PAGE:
Today, I attended a lecture by Prof. Bernard Yeung on State-owned banks and the efficacy of monetary policy. You can read a draft version of their (Yeung and his collaborators) here but in short, they continue exploring whether the findings from a previous paper on China translates into a more generalised case.

The earlier finding was that monetary policy only seems to be (more) effective in countries where state-owned banks effectively do the bidding of the central bank by lending in times where privately owned banks tend to be more cautious.

This paper of theirs shows that their finding in the China case can indeed be generalised across countries (their sample is 44 countries). Of course, Prof. Yeung made the point that while their work only looks at the effectiveness of monetary policy in the short-run and it is pretty clear that while monetary policy works better when banks play their role in the transmission of the policy (hence the efficacy of state-owned banks), this leads to misallocation of resources in the long-run. Case in point, once again, being the state of China’s economy now as a result of their monetary policy carried out in 2010/11.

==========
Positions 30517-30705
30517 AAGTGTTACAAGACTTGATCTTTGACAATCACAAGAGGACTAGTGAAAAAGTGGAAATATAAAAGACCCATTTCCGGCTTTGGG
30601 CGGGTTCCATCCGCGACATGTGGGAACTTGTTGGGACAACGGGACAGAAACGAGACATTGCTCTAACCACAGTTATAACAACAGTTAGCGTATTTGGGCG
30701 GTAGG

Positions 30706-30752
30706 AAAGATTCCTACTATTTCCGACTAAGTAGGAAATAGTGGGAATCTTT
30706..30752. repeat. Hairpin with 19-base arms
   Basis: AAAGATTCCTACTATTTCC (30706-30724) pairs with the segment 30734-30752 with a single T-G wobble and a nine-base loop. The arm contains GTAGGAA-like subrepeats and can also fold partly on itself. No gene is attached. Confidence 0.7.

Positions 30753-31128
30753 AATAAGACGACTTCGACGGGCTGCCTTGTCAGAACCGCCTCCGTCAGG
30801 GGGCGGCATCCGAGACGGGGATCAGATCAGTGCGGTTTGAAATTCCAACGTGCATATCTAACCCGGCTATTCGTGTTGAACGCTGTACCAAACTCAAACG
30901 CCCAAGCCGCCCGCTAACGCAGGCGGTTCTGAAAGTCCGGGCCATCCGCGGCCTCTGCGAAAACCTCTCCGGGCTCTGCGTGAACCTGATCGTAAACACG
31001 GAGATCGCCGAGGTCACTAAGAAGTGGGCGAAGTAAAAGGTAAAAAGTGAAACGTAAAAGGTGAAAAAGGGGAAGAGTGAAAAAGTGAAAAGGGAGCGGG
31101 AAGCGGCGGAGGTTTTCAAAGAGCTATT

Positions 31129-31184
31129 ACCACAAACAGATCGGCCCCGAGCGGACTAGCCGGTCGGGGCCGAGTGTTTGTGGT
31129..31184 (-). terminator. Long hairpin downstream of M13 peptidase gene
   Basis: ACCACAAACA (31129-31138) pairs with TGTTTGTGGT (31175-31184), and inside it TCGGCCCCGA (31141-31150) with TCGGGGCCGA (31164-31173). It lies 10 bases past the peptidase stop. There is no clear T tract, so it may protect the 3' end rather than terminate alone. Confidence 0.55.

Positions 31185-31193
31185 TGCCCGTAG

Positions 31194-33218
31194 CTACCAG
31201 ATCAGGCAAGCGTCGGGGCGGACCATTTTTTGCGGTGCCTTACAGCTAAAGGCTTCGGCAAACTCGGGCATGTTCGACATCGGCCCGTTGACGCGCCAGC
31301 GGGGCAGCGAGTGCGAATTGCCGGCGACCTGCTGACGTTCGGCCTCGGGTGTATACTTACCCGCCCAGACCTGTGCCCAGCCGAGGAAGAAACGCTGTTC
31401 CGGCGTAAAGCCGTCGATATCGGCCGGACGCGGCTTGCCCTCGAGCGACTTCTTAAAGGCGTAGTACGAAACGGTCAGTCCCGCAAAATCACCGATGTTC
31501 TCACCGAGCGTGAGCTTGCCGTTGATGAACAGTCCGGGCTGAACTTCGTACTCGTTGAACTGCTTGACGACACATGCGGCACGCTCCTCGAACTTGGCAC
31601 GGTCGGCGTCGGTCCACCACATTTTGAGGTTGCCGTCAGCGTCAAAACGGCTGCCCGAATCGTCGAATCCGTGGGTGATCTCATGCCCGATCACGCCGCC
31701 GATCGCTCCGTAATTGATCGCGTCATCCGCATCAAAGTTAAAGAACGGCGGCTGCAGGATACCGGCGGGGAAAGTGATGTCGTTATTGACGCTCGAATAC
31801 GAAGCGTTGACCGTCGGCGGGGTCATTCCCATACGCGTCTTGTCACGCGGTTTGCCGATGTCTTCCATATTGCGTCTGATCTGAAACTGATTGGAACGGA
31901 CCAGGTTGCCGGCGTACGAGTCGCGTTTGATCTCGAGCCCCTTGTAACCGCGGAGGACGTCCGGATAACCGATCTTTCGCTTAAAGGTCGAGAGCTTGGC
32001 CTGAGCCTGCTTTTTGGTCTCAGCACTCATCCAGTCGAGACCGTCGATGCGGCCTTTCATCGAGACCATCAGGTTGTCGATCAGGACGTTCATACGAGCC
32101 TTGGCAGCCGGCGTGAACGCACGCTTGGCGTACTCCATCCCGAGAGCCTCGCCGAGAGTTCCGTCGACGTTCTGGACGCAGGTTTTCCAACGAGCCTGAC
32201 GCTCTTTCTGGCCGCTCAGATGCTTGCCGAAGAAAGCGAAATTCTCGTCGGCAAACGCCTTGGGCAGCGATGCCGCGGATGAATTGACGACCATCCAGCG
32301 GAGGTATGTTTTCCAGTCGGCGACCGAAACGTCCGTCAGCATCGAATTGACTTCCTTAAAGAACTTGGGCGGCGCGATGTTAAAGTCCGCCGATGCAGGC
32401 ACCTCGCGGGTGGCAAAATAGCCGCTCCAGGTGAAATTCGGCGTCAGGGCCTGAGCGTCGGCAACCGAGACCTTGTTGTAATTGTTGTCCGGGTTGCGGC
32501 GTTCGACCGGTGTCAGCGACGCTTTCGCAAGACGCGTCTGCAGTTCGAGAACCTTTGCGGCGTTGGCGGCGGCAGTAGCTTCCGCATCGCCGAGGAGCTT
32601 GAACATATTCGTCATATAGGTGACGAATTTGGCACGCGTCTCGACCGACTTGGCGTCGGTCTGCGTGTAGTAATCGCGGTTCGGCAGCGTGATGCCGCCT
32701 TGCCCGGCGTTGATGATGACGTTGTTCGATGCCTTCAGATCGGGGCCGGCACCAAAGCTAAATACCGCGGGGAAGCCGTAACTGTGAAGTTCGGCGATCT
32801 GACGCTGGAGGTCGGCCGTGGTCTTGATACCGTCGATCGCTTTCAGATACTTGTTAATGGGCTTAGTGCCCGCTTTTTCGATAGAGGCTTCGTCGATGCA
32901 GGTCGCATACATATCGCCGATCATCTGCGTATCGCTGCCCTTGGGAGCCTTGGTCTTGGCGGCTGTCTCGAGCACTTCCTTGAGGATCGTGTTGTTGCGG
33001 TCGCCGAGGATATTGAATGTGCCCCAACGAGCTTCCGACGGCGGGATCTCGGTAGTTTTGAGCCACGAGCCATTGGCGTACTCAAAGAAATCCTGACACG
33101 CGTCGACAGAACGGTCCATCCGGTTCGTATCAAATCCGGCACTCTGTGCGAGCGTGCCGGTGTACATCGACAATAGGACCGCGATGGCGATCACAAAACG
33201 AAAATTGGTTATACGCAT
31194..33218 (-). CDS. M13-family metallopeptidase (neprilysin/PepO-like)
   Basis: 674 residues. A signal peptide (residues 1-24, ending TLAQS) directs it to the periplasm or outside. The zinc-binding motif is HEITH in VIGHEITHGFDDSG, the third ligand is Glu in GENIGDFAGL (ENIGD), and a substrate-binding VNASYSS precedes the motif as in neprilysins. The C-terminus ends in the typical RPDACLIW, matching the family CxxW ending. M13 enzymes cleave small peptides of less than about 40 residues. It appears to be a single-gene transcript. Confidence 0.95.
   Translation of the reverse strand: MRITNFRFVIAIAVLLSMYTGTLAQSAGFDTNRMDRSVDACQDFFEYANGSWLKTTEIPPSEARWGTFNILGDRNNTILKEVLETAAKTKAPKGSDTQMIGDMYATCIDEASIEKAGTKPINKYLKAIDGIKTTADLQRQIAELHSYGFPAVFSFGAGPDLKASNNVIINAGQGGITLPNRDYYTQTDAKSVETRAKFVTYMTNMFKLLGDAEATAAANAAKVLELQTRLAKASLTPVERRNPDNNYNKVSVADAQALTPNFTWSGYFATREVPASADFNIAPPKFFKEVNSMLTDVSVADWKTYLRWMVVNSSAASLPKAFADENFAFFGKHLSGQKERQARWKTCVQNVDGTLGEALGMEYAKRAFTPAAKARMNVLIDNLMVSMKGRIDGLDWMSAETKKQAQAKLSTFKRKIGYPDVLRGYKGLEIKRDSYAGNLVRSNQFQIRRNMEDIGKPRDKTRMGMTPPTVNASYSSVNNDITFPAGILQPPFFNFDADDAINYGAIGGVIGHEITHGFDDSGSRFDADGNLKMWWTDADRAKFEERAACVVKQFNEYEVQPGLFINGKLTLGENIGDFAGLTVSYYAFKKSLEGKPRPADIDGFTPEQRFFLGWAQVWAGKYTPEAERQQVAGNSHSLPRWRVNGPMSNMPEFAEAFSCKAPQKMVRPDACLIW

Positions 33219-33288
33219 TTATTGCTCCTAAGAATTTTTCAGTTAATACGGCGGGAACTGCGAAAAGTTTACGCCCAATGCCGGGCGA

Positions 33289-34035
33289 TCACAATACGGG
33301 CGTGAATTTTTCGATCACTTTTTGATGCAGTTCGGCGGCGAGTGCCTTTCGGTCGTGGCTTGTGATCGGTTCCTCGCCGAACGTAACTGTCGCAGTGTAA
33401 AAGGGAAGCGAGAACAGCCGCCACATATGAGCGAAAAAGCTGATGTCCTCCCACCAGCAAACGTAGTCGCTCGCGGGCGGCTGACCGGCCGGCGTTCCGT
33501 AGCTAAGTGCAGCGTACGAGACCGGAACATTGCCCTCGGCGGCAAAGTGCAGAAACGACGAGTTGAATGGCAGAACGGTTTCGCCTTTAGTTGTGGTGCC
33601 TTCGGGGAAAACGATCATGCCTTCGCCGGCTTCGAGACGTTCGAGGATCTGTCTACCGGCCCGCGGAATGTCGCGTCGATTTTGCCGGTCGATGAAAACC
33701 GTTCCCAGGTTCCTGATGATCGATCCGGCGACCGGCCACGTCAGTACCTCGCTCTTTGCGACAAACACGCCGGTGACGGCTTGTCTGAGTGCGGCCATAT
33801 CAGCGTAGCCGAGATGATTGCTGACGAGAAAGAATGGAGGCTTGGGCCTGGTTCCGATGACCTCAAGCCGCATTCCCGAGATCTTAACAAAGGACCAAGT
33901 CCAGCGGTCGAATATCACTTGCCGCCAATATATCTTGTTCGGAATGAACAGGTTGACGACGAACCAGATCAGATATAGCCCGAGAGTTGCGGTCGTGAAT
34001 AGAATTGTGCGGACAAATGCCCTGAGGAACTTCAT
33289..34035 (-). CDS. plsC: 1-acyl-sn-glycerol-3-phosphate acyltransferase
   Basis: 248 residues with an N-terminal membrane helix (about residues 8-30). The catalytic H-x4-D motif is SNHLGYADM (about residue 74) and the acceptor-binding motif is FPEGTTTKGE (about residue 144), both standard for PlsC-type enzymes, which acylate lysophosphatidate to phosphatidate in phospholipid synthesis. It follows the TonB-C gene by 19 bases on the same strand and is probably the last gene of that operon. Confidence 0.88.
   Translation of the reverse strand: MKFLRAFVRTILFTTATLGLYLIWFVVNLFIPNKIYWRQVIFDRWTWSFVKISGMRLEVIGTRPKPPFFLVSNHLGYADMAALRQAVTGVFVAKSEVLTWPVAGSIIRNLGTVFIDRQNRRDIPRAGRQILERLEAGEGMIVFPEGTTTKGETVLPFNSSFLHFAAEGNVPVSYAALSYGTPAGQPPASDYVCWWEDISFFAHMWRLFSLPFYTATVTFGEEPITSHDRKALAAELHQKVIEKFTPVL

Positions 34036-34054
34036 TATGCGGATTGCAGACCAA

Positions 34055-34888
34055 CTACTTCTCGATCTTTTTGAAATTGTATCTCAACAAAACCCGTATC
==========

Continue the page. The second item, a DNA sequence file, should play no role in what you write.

I won’t go into the details of the bases they cover to shoot down alternative explanations as that involves some statistical technicalities which I’m not familiar with but it seems that he has a pretty solid argument. The implications I’m thinking of are more interesting; namely:

  • Monetary policy is ineffective for most free markets without fiscal policy pulling their weight (think US, Eurozone and Japan right now)
  • Asset bubbles will most certainly develop (and subsequently deflate) in countries with huge state-owned banks that bring out the bazooka.

Fits pretty much into whatever the mainstream economic community is thinking of right now.

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